The new laws impose a requirement to provide the consumer with the distance contract confirmation on a durable medium. Such confirmation ought to be issued within a reasonable time after the conclusion of the contract, and at the latest at the time of the delivery of the goods or before the performance of the services begins. Although the term ‘durable medium’ has been previously used in consumer protection laws, it did not have a clear meaning. According to the new laws, a ‘durable medium’ means any instrument which enables the consumer or the trader to store information addressed personally to him in a way accessible for future reference for a period of time adequate for the purposes of the information and which allows the unchanged reproduction of the information stored. Such media should include in particular paper, USB sticks, CD-ROMs, DVDs, memory cards or the hard disks of computers as well as e-mails. It therefore follows from the above definition that the contract confirmation will have to be sent to the consumer via e-mail (especially when the digital content goods are purchased) or be printed or supplied on another medium and delivered to the consumer along with the tangible goods.
The contract confirmation should contain all information required to be provided by the trader to the consumer before concluding a distance contract unless the trader already has provided such information to the consumer on a durable medium prior to the conclusion of the contract. This means that all information about the contract, ordering and delivery terms, applicable guarantees and the right of withdrawal as well as the trader identification details will have to be sent to the consumer via e-email or be supplied on any medium either before or immediately after concluding the contract.
The new laws contain one more novelty, notably the requirement for the trader to ensure that the consumer, when placing his order, explicitly acknowledges that the order implies an obligation to pay. If placing an order entails activating a button or a similar function, the button or similar function must be labelled in an easily legible manner only with the words ‘order with obligation to pay’ or a corresponding unambiguous formulation indicating that placing the order entails an obligation to pay the trader. It is more than likely that there may also be other ways to implement this requirement; for example, the consumer may be asked to tick off that he understands that by placing an order the consumer agrees to pay.
Additional Requirements for Digital Content Provision
In addition to the general information to be provided to the consumer before concluding the distance contract, in case of supply of software, e-books, music and other digital content the trader must inform the consumer about the functionality, including applicable technical protection measures, and the relevant interoperability of digital content. The notion of functionality should refer to the ways in which digital content can be used. It should also refer to the absence or presence of any technical restrictions, such as protection via Digital Rights Management (DRM), which enable the seller to control the use of digital content after sale. The notion of relevant interoperability is meant to describe the information regarding the standard hardware and software environment with which the digital content is compatible. This technical information should also be included in the contract confirmation issued to the consumer.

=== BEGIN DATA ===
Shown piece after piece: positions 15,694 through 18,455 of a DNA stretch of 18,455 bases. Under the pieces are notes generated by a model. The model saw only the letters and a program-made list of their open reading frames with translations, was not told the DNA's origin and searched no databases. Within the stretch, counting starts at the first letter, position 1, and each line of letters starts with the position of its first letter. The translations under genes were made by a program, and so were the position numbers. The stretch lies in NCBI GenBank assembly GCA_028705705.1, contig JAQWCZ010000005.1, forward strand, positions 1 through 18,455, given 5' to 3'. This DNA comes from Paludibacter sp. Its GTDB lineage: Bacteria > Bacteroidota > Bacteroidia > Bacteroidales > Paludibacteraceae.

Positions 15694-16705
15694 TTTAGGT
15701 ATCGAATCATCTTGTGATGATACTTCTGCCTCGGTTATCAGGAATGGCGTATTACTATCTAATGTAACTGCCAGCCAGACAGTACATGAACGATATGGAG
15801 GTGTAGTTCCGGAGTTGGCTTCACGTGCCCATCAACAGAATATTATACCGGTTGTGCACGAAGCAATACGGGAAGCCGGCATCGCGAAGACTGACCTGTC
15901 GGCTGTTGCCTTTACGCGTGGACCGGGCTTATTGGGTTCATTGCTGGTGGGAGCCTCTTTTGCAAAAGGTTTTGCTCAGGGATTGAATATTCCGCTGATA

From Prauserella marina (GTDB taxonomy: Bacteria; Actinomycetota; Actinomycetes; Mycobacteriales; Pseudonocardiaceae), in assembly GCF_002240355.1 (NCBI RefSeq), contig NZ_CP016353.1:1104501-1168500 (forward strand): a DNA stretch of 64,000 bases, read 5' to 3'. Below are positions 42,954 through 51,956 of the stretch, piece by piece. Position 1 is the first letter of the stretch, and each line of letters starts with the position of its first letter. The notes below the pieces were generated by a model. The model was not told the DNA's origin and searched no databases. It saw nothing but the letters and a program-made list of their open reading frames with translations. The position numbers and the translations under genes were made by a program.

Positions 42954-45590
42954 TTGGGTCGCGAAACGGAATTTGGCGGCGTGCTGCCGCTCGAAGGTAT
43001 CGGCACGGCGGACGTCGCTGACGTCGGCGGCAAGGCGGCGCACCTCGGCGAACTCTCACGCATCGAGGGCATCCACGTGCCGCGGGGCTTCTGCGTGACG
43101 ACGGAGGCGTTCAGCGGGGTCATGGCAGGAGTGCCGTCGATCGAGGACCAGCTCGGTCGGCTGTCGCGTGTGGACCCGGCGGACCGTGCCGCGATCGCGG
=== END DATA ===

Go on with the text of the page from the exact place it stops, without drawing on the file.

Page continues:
There Will Be No Other Choice
The laws prohibit any modification by contract of the consumer rights resulting from the Directive. Therefore, any contractual terms or e-commerce website terms and conditions, which directly or indirectly waive or restrict such rights, will not be binding on the consumers, who nowadays usually have good knowledge of their rights and spare no effort to seek legal remedies for breach of the same or share information about such breaches on the most popular social networking sites. For all these reasons, traders should be diligent in adapting their e-commerce businesses to the new requirements; otherwise they risk losing the confidence and loyalty of their customers.
1 (Directive 2011/83/EU of the European Parliament and of the Council of 25 October 2011 on consumer rights, amending Council Directive 93/13/EEC and Directive 1999/44/EC of the European Parliament and of the Council and repealing Council Directive 85/577/EEC and Directive 97/7/EC of the European Parliament and of the Council).
*Giedrė has extensive experience in advising both national and international clients on various Lithuanian law matters. She has been advising in a number of cross-border transactions carried out in Lithuania, including M&A, real estate, project finance. Giedrė regularly advises on legal matters relating to IT, Media and IP law.